It is in this way that we can see the influence of Wilson—and ofProgressivism generally—on yet another central feature of American politicallife: Policymaking today, in many areas of national concern such as theenvironment, health care, and financial regulation, is done primarily byagencies within the bureaucracy to which Congress has delegated broad swaths oflegislative authority. Recent battles ranging from rules for greenhouse gasemissions to benefits that must be covered by private health insurance planshave been fought not primarily in Congress, but in or against administrativeagencies that are exercising the power given to them by Congress.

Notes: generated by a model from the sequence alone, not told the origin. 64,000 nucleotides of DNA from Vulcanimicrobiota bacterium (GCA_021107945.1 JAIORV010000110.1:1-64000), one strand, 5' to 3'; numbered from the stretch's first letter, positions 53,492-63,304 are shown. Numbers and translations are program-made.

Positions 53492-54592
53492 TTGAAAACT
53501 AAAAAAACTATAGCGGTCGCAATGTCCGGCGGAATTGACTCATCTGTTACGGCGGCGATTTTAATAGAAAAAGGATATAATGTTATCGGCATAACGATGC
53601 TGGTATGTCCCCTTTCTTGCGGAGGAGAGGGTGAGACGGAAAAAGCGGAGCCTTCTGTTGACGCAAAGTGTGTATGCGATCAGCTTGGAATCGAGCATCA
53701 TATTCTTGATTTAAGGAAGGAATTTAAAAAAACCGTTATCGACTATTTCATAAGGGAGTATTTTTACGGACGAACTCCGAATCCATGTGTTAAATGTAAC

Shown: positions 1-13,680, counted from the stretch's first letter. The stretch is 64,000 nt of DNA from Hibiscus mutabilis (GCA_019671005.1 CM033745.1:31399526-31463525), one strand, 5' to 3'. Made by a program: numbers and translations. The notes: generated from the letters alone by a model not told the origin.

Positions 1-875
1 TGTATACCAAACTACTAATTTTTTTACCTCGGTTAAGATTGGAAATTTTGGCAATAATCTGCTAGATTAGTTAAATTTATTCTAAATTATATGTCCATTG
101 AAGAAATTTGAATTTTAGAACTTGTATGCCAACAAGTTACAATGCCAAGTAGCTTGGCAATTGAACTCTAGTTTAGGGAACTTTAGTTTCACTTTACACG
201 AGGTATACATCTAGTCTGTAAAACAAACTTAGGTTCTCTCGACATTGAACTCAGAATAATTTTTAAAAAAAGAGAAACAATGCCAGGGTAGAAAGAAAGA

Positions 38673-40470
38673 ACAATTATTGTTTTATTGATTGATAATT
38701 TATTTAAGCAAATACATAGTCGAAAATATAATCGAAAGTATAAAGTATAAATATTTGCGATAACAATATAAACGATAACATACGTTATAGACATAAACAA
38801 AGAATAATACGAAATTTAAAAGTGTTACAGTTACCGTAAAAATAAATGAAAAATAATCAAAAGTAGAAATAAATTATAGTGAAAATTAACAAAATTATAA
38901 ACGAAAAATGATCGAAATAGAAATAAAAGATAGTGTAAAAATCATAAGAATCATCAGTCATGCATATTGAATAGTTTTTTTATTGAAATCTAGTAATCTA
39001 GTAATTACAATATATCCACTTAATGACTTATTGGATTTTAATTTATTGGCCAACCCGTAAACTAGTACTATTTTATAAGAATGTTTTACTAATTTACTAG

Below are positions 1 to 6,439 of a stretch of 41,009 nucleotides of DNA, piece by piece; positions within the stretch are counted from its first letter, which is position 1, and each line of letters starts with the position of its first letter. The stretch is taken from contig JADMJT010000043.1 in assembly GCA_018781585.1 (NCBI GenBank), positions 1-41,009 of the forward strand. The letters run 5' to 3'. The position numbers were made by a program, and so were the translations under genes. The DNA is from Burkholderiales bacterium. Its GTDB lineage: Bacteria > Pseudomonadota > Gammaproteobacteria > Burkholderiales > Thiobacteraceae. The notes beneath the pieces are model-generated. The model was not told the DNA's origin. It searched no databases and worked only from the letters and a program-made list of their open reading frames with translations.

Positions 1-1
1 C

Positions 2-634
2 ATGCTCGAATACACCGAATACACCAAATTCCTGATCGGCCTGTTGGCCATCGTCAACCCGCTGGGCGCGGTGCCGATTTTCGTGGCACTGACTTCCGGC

This reality leaves us to ponder the legacy of Wilson and theProgressive Movement: If their aim was to democratize American politics—tobring political institutions closer to the people whom the Founders hadallegedly distrusted—then how can this be squared with their argument that mostdecision-making in government ought to be done not by the people’s electedrepresentatives on the basis of consent, but rather by administrators shieldedfrom electoral influence who govern instead on the basis of a claim toexpertise?

Ronald J. Pestritto is Graduate Dean and Professor of Politics atHillsdale College.